I tape the drawing along one edge to create a sort of hinge. Now I can trace the image onto my watercolor paper, and lift the drawing occasionally to view my progress. Again, when tracing, use a light touch!!!
Remove your drawing and fold it in half. You may want to use it again sometime!
If you would like to join us in painting this piece, for $5.00 you can order the printable reference files from my etsy shop:

Even though the drawing is on the watercolor paper now, there is still another step before paint is applied to this piece. I wanted to mask the areas of absolute white (the paper will be my white), which I need to save. If I mask these areas, they will be preserved and I don't have to be quite as careful when laying down the wet washes.
To mask, I use a small container that holds a bar of soap and some water. You can use dish soap also, but I like the bar of soap because it is a little thicker. My second small container holds a tiny bit of masking, just enough for the current project. This protects my fragile masking fluid in its larger container. Masking dries out quickly, so I like to keep my larger container closed, except for pouring a small amount into my little container that I work from.

I use a small, cheap brush. Don't ever mix masking fluid or its water, with your watercolor paints or brushes. Any masking that gets into your water tub can eventually get into your good brushes and ruin them forever.
I saturate the brush with the soapy mixture by brushing into the very wet, thick bar of gooey soap. Then, I dip into the masking and apply a small amount at a time. Again, dip into the soapy mixture, pick up a little more masking and apply. The soap keeps your brush from getting saturated with masking fluid. The brush will stay soft and workable for a long time. The last thing I do is scrub the brush in the soapy mixture one last time. I don't wash out the brush, I just leave the soapy mixture in it. My masking brushes last a long time!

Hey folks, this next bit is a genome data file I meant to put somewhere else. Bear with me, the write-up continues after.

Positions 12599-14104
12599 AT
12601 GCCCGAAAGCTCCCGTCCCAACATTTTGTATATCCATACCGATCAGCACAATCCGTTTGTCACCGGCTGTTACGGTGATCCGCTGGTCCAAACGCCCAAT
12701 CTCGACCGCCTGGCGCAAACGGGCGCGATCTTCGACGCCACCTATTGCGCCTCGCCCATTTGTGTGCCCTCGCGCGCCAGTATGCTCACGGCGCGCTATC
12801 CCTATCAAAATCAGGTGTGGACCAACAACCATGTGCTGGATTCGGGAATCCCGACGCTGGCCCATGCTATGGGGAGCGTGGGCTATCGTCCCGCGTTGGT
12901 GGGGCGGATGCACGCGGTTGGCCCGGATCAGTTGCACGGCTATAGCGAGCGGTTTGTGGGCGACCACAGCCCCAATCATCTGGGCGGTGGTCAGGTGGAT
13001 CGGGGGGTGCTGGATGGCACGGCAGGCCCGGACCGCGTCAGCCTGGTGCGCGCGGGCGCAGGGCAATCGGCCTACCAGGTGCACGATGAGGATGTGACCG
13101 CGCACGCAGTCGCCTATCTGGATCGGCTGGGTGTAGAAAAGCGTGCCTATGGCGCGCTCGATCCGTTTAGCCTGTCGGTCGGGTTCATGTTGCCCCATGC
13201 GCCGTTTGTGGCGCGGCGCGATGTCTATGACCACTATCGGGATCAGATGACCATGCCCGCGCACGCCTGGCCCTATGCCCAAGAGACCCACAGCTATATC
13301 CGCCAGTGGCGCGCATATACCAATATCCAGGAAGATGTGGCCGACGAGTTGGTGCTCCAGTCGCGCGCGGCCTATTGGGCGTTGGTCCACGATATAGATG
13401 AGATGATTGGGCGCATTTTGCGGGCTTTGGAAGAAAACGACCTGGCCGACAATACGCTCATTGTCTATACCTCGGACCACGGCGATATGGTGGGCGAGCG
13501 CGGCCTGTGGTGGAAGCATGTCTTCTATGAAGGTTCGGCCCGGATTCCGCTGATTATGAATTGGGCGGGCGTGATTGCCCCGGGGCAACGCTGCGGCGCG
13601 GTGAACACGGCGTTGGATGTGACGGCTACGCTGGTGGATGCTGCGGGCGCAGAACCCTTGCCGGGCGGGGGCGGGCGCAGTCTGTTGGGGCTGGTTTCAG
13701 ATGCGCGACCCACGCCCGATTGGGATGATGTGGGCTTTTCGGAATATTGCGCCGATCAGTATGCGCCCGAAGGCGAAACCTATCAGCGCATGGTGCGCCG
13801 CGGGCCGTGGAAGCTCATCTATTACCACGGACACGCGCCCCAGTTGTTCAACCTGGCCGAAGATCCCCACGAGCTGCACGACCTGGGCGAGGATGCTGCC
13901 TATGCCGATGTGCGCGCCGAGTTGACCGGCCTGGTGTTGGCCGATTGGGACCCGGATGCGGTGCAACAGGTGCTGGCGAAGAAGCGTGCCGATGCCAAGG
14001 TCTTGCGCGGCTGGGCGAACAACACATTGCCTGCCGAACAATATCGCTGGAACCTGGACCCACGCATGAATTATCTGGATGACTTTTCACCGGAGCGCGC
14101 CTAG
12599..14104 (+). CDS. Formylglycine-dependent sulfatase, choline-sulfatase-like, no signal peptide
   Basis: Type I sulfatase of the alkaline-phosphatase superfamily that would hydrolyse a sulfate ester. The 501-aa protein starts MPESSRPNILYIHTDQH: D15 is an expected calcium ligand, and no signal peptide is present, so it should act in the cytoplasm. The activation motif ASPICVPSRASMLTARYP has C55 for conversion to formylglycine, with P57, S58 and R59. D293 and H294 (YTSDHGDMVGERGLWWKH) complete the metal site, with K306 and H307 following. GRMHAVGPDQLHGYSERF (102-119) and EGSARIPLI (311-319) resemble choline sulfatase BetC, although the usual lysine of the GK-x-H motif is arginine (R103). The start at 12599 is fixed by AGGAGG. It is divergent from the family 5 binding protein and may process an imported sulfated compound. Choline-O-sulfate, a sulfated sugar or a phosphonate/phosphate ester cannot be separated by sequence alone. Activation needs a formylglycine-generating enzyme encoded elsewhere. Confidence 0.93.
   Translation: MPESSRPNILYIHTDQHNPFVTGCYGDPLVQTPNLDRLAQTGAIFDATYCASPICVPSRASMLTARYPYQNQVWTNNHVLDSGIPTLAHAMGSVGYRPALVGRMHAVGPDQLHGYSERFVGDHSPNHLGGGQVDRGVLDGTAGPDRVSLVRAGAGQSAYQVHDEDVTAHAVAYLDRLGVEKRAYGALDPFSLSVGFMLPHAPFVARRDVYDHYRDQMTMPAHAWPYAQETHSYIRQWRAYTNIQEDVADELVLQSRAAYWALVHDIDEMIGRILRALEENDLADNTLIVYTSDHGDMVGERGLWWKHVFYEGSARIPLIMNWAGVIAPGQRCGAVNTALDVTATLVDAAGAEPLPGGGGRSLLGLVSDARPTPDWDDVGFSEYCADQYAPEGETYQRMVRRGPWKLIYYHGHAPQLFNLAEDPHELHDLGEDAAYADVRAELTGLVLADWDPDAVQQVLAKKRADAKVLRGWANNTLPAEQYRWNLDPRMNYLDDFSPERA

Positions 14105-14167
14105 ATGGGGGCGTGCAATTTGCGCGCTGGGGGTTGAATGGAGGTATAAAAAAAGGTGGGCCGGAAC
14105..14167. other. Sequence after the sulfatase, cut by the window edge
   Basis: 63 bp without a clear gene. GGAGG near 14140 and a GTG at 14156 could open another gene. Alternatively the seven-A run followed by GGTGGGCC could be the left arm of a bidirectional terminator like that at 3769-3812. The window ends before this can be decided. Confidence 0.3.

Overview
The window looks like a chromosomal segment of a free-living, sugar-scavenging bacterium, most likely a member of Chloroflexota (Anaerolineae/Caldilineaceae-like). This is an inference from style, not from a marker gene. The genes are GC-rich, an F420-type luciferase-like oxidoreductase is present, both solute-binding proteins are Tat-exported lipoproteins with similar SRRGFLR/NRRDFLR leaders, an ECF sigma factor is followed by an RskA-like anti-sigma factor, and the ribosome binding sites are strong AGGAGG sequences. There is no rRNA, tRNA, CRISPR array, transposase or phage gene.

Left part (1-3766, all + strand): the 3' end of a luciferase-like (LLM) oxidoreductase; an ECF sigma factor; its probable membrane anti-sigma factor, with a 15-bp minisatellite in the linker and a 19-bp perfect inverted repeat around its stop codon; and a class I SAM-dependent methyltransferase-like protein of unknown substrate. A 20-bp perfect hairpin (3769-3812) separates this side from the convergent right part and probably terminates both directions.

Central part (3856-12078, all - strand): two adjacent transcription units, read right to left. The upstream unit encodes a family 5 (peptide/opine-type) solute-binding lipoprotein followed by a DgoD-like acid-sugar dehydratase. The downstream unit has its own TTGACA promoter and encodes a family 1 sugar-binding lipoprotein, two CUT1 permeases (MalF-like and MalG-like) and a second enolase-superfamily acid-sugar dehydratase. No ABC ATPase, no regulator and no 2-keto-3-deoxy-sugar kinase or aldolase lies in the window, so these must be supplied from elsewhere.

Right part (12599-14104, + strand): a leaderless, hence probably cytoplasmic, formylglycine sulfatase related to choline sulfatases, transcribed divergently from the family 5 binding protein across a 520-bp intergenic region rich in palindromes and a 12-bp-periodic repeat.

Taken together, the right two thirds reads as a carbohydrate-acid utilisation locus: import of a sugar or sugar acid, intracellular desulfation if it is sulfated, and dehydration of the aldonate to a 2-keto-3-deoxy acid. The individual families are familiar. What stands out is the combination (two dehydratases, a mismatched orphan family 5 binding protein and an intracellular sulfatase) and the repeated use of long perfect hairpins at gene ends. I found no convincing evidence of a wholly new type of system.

Allow the masking to air dry. If you dry it with a hair dryer, the heat can make the masking sink into the paper and it will be more difficult to remove.

Saturday, October 17, 2009

Studio Clearance Sale on my Website!

I have run out of room in my storage area!!!
I just wanted to let you all know that I am clearing out my studio and I am having a huge sale on my etsy website. If you are interested in an incredible deal on limited edition giclee prints of my artwork, now is the time to get them!

They would make the perfect holiday gift and you will still have time to have them framed if you like!!!

Please visit my etsy site for more details.

Wednesday, October 14, 2009

Tuesday Morning Water and Sky Workshop

Nancy Sadowski of Riverview Studios in Melbourne invited me to teach a four week workshop on how to paint water and clouds. I had to take a quick photo of the group this past Tuesday. What a nice job everyone did!!! Lots of work, lots of laughs and so much fun producing these nice paintings of a boat in water.

You can learn more about my local classes by visiting my website:

Thanks for visiting!

Tuesday, October 13, 2009

Side Lined By My Quilt

I have not meant to ignore my blog lessons, but I have to admit that I have been side-tracked by a long-running project. By long-running, I mean since 2001!!! I started this quilt back then, and have worked on it off and on for many years. Recently, seeing how close I was to completing it, I picked it up and worked hard to complete it.
This quilt is a Double Wedding Ring quilt, completely hand pieced, hand appliqued, and hand-top-quilted. I can't begin to tell you how many hours have been poured into it!

I completed it recently, and thought I would share the photos. So, I do more than just paint with watercolor. When I am quilting it is hard to put it down, so the painting gets set aside for a short time. I continue to teach, so I am still painting nearly every day, but when I have a quilt project, well...the evenings get away from me.

I will try to post another watercolor lesson soon!
Thanks for visiting.